About this blog

A few years ago, I was given the opportunity to speak to a group of seminary students on the topic of what churches can learn from business. While I’m the Communications Director for a large suburban church in New England, the bulk of my 20+ years of professional experience is in marketing in the for-profit world – specifically in the technology and financial services industries. I was invited, along with our Executive Pastor at the time (a former partner at a Big 6 consulting firm), to share some insights from our years of experience in business with these future pastors.

I presented some fundamental ideas of how businesses go about planning and executing their marketing strategies. I touched on a variety of topics, from why a brand is important, to tips for writing copy, to digital marketing basics. I walked in thinking this kind of overview would get the future pastors excited about marketing, and they’d be on their way to being more effective at drawing people into their ministry.

I bombed.

Three minutes into my talk, it became apparent that nothing I was saying was connecting at all. Yet I stammered through it, and in the post-presentation panel discussion, didn’t have a single person ask me a question.

I was left discouraged, and haunted by the nagging feeling that I’d missed the mark. What did they need, what were they ready to hear, that I didn’t mention? Should I have talked more about social media? Helped them with a basic startup church marketing plan? I reviewed my presentation. It all still made sense; everything I presented was sound, fundamental marketing advice.

Then it hit me: there was something I had completely missed. I’d started with the premise that churches and non-profits operate like under-resourced businesses. I had assumed that what these seminarians needed to hear was a simplified, executable version of what I had done all these years in the marketplace.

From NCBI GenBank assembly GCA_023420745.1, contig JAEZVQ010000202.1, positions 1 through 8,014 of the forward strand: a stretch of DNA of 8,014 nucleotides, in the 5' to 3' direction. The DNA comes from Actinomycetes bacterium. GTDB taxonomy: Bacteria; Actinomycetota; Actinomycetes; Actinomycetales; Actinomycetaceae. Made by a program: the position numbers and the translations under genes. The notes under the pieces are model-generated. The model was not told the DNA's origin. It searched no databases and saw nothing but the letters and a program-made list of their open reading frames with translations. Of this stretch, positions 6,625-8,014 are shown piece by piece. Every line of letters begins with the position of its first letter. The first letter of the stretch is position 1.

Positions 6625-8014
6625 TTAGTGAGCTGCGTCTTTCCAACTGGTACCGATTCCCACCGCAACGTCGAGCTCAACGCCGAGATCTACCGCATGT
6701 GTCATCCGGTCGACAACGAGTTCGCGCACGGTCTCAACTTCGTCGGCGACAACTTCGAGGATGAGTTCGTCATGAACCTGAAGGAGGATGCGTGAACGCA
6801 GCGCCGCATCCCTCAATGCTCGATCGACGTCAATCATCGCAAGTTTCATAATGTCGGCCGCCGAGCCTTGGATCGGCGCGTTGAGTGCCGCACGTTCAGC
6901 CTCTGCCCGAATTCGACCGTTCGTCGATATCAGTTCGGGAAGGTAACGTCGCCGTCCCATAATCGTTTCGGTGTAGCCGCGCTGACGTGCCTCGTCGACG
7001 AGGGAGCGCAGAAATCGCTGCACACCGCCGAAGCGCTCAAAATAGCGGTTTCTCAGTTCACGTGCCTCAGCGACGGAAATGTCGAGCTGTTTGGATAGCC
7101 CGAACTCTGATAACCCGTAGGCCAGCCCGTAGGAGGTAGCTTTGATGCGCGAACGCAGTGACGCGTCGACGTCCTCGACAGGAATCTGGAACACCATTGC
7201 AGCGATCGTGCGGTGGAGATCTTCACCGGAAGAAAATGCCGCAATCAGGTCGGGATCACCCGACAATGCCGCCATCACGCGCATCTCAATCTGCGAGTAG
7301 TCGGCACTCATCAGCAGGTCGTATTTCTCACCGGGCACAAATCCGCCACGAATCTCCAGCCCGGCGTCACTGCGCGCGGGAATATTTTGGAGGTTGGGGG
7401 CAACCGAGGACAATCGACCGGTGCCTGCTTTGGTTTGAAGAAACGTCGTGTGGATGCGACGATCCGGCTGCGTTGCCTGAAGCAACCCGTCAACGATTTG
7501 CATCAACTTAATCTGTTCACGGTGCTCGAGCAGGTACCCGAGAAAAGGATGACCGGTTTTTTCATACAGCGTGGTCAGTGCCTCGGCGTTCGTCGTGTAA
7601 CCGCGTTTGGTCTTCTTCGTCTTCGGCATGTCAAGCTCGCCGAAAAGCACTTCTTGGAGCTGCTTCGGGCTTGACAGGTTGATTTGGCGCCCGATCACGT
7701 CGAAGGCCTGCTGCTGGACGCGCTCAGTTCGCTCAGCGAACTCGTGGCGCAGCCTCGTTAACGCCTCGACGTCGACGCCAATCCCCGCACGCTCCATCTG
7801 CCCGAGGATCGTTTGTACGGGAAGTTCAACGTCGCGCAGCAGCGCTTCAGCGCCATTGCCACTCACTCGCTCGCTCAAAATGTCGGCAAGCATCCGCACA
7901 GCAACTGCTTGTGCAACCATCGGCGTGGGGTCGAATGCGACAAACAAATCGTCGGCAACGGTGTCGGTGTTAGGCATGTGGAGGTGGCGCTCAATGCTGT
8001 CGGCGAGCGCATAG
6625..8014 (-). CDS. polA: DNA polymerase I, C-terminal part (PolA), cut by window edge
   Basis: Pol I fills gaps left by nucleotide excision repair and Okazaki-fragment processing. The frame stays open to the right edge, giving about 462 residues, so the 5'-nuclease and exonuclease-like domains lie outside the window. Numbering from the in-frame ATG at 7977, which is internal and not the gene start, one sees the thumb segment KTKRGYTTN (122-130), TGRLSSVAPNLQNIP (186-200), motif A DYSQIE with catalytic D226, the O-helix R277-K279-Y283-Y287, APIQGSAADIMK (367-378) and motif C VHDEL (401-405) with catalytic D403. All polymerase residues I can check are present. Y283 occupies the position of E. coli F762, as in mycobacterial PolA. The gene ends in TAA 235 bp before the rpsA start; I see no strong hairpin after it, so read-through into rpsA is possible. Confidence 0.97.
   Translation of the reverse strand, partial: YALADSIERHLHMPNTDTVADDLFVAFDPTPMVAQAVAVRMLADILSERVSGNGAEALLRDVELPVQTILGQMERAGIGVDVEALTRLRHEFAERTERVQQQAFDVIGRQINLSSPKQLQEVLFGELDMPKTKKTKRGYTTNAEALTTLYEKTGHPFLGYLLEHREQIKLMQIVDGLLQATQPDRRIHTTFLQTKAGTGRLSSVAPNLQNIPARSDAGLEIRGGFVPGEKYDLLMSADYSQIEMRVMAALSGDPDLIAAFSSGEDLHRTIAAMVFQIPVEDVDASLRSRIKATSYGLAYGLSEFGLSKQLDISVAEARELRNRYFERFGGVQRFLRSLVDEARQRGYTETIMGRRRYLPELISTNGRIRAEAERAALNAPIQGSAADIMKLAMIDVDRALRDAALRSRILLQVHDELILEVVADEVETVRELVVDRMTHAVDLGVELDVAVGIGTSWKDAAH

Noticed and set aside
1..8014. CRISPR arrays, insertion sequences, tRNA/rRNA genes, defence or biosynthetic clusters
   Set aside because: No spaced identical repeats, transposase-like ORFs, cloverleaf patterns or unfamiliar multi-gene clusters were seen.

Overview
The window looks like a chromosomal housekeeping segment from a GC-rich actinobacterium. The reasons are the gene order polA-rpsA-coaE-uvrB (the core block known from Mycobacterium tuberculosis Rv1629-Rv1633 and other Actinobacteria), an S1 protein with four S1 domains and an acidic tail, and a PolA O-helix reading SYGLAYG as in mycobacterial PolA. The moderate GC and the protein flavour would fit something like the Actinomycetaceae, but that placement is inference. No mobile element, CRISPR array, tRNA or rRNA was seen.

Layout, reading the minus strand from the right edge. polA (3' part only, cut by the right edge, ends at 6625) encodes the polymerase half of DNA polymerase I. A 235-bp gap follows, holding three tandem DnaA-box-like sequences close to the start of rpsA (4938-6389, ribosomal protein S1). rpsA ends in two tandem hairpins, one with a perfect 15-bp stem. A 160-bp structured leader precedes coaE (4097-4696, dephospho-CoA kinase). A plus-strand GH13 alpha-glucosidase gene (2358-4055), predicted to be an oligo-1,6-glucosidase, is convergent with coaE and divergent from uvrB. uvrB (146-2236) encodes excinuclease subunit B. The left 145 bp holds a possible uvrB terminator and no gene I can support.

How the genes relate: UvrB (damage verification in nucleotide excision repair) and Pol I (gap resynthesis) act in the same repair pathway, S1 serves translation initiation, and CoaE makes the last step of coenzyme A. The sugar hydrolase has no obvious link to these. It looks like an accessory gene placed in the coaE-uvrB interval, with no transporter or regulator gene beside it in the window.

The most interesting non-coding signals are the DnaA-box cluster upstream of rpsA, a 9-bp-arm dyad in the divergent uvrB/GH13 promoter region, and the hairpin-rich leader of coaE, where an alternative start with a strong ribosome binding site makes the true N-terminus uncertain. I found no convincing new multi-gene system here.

I had it all wrong.

Not only was I wrong, I was backwards. The reality is that a lot of companies are starting to market like non-profits, and especially churches, have all along. They’re telling stories of how they are making the world a better place. They ask people to engage with their brand, not just buy their products. They’re building communities of followers who act as brand advocates.

When Coca-Cola’s VP of Global Connections Ivan Pollard talked about his favorite campaigns at Cannes Lions, he said that “brands must increasingly be and do before they earn the right to say.”

Companies no longer just want customers, they want converts. And the only way to get them is through being the right organization and doing the right thing to earn the listening ear of the customer.

I was so busy telling the seminary students all about what companies do with market segmentation, media channels, and branding strategy, when I should have been telling them to leverage what they already do: building community, being creative, attracting new people.

So while I use my years of experience in the marketplace in what I do working for a church (well, most of it anyway), this blog is a chance for me to share what I’ve learned about marketing in the non-profit and church world with anyone who faces the challenge of marketing a mission-driven organization.  I hope you find it helpful.

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